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Can I sue my doctor / physician for delayed diagnosis of cancer in Massachusetts?

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Doctors and physicians, like most other professionals such as lawyers, architects and accountants, owe a duty of care to their patient. When a doctor’s conduct falls below the level of care expected of the average qualified physician practicing in that specialty at that timeframe, the doctor is “negligent” or commits “medical malpractice.” In order to bring an action against a doctor, aside from proving the doctor was negligent, you must be able to prove that you or a loved one suffered harm and that the negligence is what caused that harm.

 A delay in diagnosis of cancer can occur in a variety of ways. For example:

  • A radiologist misreads an imaging study such as an MRI, CT scan or ultrasound resulting in a malignant tumor going undiagnosed and untreated for a period of time.
  • A pathologist is negligent in examining tissue removed during a Pap smear, biopsy or resection by communicating that the tissue is benign rather than malignant or cancerous resulting in the cancer metastasizing and spreading to other parts of the body.
  • An obstetrician/gynecologist fails to perform appropriate screening tests for cancer given a family history or available genetic information resulting in the cancer not being diagnosed until it is large or advanced. 
  • A radiologist or a pathologist, while analyzing images or tissue for another purpose, misses a tumor. This is called a pertinent “incidental finding.” 
  • A radiologist who identifies a pertinent “incidental finding” fails to communicate the finding to the patient or ensure that another health care provider has done so.

These are just some isolated examples of how a delay in diagnosis of cancer can occur, which may very well be actionable in Massachusetts.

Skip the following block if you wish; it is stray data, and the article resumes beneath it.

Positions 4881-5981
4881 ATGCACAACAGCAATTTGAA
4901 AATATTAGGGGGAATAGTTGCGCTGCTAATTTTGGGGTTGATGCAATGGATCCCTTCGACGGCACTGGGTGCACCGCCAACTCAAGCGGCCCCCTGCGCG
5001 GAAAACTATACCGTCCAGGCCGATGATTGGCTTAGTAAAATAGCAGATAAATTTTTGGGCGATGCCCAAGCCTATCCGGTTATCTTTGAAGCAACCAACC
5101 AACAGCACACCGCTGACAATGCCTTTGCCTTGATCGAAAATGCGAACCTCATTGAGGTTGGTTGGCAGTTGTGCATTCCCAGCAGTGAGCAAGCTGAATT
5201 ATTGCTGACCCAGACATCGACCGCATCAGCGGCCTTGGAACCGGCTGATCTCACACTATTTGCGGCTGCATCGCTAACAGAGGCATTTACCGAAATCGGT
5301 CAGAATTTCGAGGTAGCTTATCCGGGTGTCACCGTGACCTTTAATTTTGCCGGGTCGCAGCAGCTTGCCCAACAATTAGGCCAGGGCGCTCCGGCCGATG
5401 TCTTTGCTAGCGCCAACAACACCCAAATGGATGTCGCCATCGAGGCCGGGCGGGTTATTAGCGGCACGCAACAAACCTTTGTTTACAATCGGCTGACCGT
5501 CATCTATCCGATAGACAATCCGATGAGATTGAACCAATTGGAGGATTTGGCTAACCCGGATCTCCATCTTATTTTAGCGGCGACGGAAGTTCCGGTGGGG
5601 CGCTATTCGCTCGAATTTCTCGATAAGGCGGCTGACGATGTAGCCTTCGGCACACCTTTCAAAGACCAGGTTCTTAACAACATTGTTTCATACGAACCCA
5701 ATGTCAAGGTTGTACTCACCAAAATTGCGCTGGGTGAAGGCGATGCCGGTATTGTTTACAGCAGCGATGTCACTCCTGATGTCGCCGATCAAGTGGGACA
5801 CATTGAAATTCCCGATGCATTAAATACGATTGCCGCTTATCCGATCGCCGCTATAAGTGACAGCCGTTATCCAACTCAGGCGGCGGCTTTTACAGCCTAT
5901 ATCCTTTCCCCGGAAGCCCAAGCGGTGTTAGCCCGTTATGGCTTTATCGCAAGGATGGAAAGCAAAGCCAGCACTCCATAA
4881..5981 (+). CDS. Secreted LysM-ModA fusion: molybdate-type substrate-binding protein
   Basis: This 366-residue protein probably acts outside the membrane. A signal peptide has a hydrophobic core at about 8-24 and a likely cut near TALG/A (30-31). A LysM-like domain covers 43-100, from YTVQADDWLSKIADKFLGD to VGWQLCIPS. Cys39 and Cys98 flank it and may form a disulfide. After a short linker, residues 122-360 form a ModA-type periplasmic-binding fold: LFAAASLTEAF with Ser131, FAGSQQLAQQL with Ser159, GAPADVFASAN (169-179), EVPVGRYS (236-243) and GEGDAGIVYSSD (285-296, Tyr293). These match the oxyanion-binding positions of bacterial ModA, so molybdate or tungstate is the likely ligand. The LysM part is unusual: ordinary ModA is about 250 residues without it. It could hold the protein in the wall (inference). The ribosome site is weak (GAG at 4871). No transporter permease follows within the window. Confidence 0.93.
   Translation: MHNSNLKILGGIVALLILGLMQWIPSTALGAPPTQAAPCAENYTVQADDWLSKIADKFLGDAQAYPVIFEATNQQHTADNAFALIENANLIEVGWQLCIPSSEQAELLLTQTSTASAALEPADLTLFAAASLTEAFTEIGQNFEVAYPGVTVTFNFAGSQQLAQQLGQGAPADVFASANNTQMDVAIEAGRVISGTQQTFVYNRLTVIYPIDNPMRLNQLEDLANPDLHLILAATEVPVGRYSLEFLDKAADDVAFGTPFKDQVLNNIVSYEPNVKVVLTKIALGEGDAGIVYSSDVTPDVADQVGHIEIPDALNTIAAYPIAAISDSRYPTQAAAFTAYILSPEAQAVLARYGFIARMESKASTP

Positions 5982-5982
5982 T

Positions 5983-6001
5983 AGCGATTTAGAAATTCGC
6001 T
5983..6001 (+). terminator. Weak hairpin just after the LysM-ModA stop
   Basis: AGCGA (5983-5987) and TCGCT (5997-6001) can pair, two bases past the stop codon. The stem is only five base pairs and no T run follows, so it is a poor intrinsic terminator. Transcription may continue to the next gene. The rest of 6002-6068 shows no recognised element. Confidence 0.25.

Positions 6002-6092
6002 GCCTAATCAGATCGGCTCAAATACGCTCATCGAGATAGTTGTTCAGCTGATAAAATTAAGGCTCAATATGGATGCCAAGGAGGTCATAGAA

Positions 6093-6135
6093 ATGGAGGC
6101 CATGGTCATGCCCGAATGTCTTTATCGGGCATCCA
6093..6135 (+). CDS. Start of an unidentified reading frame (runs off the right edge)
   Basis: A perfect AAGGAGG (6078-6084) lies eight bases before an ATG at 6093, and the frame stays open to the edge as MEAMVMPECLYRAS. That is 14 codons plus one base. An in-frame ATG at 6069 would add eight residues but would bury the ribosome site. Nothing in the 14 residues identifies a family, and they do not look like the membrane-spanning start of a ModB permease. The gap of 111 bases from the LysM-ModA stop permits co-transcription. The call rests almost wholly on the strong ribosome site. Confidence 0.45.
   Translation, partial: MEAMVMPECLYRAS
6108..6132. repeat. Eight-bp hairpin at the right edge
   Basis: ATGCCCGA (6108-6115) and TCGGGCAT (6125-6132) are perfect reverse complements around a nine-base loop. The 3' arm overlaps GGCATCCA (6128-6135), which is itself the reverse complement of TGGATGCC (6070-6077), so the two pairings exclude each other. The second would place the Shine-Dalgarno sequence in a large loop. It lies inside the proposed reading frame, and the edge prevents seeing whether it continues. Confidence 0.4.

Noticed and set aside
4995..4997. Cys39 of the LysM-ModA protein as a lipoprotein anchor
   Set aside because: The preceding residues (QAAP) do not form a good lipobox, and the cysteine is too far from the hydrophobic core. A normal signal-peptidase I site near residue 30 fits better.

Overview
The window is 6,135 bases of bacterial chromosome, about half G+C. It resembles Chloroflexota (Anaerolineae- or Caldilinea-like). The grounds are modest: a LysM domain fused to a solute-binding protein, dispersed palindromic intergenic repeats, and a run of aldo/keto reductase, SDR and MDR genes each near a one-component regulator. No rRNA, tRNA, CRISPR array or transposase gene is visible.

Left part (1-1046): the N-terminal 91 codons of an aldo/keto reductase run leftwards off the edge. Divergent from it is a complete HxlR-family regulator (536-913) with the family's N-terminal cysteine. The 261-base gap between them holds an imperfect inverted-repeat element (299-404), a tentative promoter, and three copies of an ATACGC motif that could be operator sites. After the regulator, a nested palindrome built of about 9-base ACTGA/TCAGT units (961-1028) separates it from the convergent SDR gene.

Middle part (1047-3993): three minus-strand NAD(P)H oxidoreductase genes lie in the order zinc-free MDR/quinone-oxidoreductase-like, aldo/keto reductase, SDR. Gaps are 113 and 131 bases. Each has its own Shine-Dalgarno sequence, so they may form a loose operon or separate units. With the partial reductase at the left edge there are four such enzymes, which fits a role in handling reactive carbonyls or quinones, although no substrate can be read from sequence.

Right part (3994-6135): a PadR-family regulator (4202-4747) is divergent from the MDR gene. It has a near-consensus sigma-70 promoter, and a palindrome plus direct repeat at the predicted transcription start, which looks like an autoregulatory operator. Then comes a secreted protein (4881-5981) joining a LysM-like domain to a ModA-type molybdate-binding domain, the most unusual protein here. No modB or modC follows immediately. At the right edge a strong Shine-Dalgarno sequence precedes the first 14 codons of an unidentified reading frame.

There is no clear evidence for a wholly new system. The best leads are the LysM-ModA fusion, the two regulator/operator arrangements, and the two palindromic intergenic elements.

In most medical malpractice cases, the patient must prove that the medical care provider’s negligence “more likely than not” caused the patient harm. With respect to a delay in diagnosing of cancer, there is a subset of cases that can be brought when an individual starts out with a chance of survival from the cancer of less than 50%, but the doctor’s negligence further reduces the individual’s chance of survival. This is called the “loss of chance doctrine,” which recognizes that a person’s prospects for surviving a serious medical condition is something of value, even if the possibility of recovery was less than even before the physician’s negligence.

If you have concerns that a doctor, nurse or other medical care provider delayed in diagnosing cancer in you or a loved one, look for an attorney that specifically handles medical malpractice actions, since they are unique and complex cases. Also, do not delay in speaking with a lawyer since like most actions, an action for medical malpractice must be brought within a certain amount of time.

Disclaimer: The answer is intended to be for informational purposes only. It should not be relied on as legal advice, nor construed as a form of attorney-client relationship.

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